“These coordinated attacks threaten federally protected rights to health care for patients and their families,” the letter says. “The attacks are rooted in an intentional campaign of disinformation, where a few high-profile users on social media share false and misleading information targeting individual physicians and hospitals, resulting in a rapid escalation of threats, harassment and disruption of care across multiple jurisdictions.”

The letter has an organizational signature from American Academy of Pediatrics, American Medical Association and Children’s Hospital Association, listing no names as representatives. According to the letter, the group represent 270,000 physicians and medical students and CHA represents more than 220 children’s hospitals across the country.

Major health organizations call on the U.S. Justice Department to take action weeks after Boston Children’s Hospital was forced to evacuate over a bomb threat. Authorities later arrested a woman charged with making the after she reportedly phoned in the threat and called the staff “sickos.”

The threats, the letter says, have had significant impact on providers and services to patients, including a new mother being prevented from being with her preterm infant because of a bomb threat; the need for increased security at children’s hospitals; and staffers facing “increased threats via social media – including to their personal accounts.”

A statement from organizations accompanying the letter urges social media companies — including Twitter, TikTok and Meta, which owns Facebook and Instagram — to “do more to prevent coordinated campaigns of disinformation.”

Jack Resneck, president of the American Medical Association, said in a statement accompanying the letter “individuals in all workplaces have the right to a safe environment, out of harm’s way and free of intimidation or reprisal.”

“As physicians, we condemn groups that promote hate-motivated intolerance and toxic misinformation that can lead to grave real-world violence and extremism and jeopardize patients’ health outcomes,” Resneck said.

The Washington Blade has placed a call in with the Justice Department seeking comment on the letter and the American Medical Association seeking comment on why the letter has organizational signatures as opposed to signatures from any of their representatives.

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Youngkin makes additional appointments to Va. LGBTQ+ Advisory Board

Governor plans to revise transgender, nonbinary student guidelines



Republican Virginia Gov. Glenn Youngkin (Washington Blade photo by Michael Key)

Republican Virginia Gov. Glenn Youngkin on Friday announced the appointment of three people to the Virginia LGBTQ+ Advisory Board.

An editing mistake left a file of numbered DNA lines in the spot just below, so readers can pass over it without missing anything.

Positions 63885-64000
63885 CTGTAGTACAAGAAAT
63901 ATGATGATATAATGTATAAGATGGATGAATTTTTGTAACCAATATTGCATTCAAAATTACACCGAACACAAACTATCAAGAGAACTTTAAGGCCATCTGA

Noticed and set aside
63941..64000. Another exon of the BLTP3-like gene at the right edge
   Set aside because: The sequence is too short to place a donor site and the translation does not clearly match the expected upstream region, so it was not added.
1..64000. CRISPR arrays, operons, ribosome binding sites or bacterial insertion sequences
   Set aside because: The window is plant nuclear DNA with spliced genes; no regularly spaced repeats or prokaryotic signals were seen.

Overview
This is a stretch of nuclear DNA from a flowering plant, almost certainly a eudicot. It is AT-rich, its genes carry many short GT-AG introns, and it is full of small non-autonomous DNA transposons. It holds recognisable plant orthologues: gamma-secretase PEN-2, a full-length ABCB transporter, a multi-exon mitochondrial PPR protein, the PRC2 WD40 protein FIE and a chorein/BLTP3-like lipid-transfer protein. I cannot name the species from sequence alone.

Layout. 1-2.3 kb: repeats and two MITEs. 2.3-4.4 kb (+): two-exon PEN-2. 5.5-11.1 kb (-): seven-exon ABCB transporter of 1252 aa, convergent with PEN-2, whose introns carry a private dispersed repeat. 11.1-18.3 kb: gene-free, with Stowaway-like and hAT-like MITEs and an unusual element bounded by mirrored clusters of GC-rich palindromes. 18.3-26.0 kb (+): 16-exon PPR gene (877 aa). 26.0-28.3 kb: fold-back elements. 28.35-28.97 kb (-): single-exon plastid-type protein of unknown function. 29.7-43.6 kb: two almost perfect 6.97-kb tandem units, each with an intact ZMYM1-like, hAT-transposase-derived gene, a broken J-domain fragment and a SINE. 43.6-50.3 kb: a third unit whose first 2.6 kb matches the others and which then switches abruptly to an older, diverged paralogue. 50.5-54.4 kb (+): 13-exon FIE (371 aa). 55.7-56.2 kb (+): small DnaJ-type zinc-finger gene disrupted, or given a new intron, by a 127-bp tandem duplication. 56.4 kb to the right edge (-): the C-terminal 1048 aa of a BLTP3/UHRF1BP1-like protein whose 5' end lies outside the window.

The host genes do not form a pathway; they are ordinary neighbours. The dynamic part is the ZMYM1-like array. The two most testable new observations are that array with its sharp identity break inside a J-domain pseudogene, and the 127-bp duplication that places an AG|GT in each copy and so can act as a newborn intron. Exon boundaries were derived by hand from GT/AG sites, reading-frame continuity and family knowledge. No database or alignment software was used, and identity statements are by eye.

Youngkin named Kerry Flynn, Jason Geske and Collin J. Hite to the board.

Casey Flores, the president of Log Cabin Republicans of Richmond, in July resigned from the board before his tenure was to begin. The resignation came amid growing criticism over a series of anti-LGBTQ and misogynist comments he made against Vice President Kamala Harris and U.S. Rep. Ted Lieu (D-Calif.), among others.

Youngkin last month announced he plans to revise the Virginia Department of Education’s guidelines for transgender and nonbinary students. Thousands of high school students across Virginia on Sept. 27 walked out of class in protest of the planned revision.

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Survey shows 72% of Utah residents back same-sex marriage

Troy Williams, executive director of Equality Utah said he’s not surprised to see that a majority of Utahns now support marriage equality



The results of a poll run by the Hinckley Institute of Politics and the Desert News found 72% of Utah’s residents agree that marriages between same-sex couples should be recognized by law as valid, with the same rights as cis-gender marriages.

“For a state that less than 20 years ago passed laws and a constitutional amendment prohibiting same-sex marriage, there has been a seismic shift in opinion,” said Jason Perry, director of the Hinckley Institute of Politics at the University of Utah.

The Deseret News/Hinckley Institute of Politics survey also found that 23% of those surveyed disagreed, while 5% expressed that they don’t know.

The poll shows Utahns are aligned with the nation as a whole on the issue. A Gallup poll in May found 71% of Americans say they support legal same-sex marriage, a new high.

Troy Williams, executive director of Equality Utah, told the Desert News that he’s not surprised to see that a majority of Utahns now support marriage equality.

“Utah is a pro-family state, and we recognize that families come in all shapes and sizes. When we see loving, committed couples joining in matrimony, our natural impulse is to support and encourage that love. This gives me great hope for the future,” he said.